Tennis: Going hardcourt won’t help, says PTF

Officials irked by 5-0 loss to the Philippines in Davis Cup, plan claycourt events.

Natasha Raheel April 11, 2012


It takes a thrashing for a team to learn its lesson.

After a 5-0 humiliation at the hands of the Philippines, the Pakistan Tennis Federation (PTF) is all set to organise the country’s first claycourt championship in June as it looks to prepare players for future Davis Cup ties.

Pakistan went down to the Philippines in their Davis Cup tie in Manila with players ruing lack of practice on claycourts and singling it out as the reason behind the dismal campaign.

‘Players prefer to practice on hardcourts’

However, the PTF Secretary Mumtaz Yousuf said that while there are eight claycourts in Islamabad, the players’ preference is to practice on hardcourts.

“The players can’t really complain about facilities,” Yousuf told The Express Tribune. “We do have claycourts but the players prefer grass or hardcourt — whether they are from Karachi, Lahore or Islamabad. But after the Davis Cup defeat, we’re now trying to make it mandatory for the players to play on clay.

“It’s going to be compulsory for them to participate in at least three claycourt championships to get national ranking points.”

While Pakistan managed to squeeze past Lebanon on claycourts in the first round, the players found the going much tougher against the Philippines. Yousuf added that the result has left a deep cut on the country’s performance but the PTF remained confident that more talent could be unearthed by increasing the number of events in a year and training upcoming players.

“The PTF has done everything it can to give the players maximum facilities given a tight budget. But we’re working on some policy changes that will further enhance the players’ performance and give them exposure. We don’t want to hear them say that ‘we lost due to lack of facilities’ again.”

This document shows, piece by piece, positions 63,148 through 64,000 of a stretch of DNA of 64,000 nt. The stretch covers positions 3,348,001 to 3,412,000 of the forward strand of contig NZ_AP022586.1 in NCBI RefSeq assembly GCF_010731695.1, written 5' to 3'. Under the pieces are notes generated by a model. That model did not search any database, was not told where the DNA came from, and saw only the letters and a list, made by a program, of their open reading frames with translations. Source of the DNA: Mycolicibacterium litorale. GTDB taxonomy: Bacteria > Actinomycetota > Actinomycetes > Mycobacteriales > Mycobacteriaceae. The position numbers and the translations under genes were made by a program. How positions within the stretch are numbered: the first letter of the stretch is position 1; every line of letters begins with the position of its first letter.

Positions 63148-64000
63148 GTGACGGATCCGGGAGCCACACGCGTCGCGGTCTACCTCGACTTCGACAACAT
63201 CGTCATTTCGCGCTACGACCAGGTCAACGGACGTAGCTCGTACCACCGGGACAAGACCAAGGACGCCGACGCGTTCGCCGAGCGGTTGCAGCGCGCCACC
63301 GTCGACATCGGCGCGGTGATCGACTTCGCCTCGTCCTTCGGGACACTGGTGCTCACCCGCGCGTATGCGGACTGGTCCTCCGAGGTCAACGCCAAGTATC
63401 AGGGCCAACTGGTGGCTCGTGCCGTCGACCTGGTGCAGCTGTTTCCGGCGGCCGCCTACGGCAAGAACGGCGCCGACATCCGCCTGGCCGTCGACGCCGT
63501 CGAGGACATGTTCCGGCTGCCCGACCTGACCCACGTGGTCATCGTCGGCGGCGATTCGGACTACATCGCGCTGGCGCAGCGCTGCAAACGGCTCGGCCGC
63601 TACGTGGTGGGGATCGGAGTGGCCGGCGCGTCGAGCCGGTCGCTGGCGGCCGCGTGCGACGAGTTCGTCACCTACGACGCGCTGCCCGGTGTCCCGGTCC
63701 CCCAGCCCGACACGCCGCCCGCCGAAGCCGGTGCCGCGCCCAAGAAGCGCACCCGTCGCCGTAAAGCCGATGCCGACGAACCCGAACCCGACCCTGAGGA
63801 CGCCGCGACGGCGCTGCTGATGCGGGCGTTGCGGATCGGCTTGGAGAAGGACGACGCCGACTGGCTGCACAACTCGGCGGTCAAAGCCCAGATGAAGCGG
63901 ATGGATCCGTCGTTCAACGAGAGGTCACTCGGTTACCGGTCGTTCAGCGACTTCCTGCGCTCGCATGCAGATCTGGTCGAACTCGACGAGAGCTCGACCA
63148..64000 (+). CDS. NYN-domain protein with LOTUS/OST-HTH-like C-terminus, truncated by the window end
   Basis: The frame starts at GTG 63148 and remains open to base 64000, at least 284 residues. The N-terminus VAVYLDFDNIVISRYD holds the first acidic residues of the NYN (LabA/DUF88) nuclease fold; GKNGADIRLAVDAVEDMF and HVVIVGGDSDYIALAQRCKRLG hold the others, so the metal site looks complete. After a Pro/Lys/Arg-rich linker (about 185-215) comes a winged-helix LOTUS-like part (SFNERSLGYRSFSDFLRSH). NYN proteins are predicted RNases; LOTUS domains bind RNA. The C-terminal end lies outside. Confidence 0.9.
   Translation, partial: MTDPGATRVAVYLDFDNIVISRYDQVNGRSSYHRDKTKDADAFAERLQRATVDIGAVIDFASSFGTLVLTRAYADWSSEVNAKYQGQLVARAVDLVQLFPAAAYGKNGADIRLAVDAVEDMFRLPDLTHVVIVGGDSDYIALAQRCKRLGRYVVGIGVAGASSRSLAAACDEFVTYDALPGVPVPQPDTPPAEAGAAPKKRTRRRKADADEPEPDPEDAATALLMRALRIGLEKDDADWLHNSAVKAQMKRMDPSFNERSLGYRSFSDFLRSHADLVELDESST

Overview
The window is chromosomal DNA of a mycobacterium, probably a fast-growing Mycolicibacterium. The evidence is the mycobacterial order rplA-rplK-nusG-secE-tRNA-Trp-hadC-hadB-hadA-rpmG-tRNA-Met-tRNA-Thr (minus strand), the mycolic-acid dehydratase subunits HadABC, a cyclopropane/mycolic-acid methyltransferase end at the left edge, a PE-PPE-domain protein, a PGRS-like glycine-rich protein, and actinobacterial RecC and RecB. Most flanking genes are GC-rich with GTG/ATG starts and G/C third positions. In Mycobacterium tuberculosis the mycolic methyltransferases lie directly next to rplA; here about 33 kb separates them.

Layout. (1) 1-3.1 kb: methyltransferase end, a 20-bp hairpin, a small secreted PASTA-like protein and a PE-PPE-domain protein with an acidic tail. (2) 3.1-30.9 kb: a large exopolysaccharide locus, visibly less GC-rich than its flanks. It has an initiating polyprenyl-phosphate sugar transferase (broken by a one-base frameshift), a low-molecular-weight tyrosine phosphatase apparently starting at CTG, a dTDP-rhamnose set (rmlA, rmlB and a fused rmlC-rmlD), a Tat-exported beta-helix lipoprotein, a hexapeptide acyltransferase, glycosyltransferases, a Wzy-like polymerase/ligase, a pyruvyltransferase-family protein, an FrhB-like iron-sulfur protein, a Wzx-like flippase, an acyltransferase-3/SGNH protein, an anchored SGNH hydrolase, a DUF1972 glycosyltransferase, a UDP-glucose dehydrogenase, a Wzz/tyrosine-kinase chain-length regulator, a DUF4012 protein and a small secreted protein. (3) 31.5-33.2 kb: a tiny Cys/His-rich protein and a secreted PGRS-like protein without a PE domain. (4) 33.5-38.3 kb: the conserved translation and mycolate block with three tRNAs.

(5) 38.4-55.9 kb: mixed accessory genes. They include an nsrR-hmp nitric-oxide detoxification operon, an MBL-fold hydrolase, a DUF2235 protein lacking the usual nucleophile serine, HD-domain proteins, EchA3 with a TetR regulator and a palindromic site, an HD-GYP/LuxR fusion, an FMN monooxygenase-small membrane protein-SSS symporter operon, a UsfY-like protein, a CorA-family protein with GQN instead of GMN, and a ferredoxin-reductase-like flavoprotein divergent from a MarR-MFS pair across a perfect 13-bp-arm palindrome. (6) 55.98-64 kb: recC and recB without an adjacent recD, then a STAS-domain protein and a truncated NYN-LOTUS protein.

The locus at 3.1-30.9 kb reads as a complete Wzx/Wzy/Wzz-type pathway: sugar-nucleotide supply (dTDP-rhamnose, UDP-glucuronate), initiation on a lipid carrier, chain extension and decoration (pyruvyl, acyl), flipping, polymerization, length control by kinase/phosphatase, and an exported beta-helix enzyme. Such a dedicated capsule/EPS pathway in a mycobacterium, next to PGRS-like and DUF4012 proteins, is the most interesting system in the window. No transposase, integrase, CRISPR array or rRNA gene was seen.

Aqeel pleased with development

Meanwhile, Pakistan’s top-ranked singles and doubles player Aqeel Khan was pleased with the PTF’s announcement of making the claycourts participation mandatory.

“Players are inclined to practice on surface they’re comfortable on,” said Aqeel. “Claycourt is tricky and there isn’t one in Karachi. They also don’t take part in claycourt championships in Lahore but with the mandatory rule, they’ll get motivated to change their game.”

Aqeel, however, rued working according to the opponents’ terms and conditions.

“The other teams know about our weaknesses so they always choose to stage matches on claycourts. We’re definitely not going to be hosting any of the ties in Pakistan anytime soon so I’m pleased with PTF’s efforts. However, I do feel that it is unfair, since we have to change ourselves on our opponents’ terms and conditions. But this will benefit us in the long term for sure.”

Aqeel also called on the PTF to set up a claycourt in Karachi, calling it the hub of tennis in Sindh and therefore a necessity.

Published in The Express Tribune, April 12th, 2012.


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